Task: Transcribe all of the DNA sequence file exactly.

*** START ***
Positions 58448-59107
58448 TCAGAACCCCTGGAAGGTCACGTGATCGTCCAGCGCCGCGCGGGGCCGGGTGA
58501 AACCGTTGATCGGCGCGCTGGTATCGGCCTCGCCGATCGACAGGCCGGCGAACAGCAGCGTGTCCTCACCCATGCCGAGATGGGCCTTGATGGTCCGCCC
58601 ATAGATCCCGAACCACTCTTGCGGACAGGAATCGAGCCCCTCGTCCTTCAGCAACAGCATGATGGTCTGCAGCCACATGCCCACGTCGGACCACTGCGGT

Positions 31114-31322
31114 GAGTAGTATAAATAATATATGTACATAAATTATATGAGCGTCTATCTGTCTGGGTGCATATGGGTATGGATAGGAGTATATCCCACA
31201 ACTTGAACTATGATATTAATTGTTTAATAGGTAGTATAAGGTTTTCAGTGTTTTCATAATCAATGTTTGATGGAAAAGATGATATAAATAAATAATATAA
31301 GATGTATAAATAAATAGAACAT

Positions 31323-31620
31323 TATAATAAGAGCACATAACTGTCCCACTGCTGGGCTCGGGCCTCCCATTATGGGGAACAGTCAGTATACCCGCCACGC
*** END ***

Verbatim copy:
Positions 58448-59107
58448 TCAGAACCCCTGGAAGGTCACGTGATCGTCCAGCGCCGCGCGGGGCCGGGTGA
58501 AACCGTTGATCGGCGCGCTGGTATCGGCCTCGCCGATCGACAGGCCGGCGAACAGCAGCGTGTCCTCACCCATGCCGAGATGGGCCTTGATGGTCCGCCC
58601 ATAGATCCCGAACCACTCTTGCGGACAGGAATCGAGCCCCTCGTCCTTCAGCAACAGCATGATGGTCTGCAGCCACATGCCCACGTCGGACCACTGCGGT

Positions 31114-31322
31114 GAGTAGTATAAATAATATATGTACATAAATTATATGAGCGTCTATCTGTCTGGGTGCATATGGGTATGGATAGGAGTATATCCCACA
31201 ACTTGAACTATGATATTAATTGTTTAATAGGTAGTATAAGGTTTTCAGTGTTTTCATAATCAATGTTTGATGGAAAAGATGATATAAATAAATAATATAA
31301 GATGTATAAATAAATAGAACAT

Positions 31323-31620
31323 TATAATAAGAGCACATAACTGTCCCACTGCTGGGCTCGGGCCTCCCATTATGGGGAACAGTCAGTATACCCGCCACGC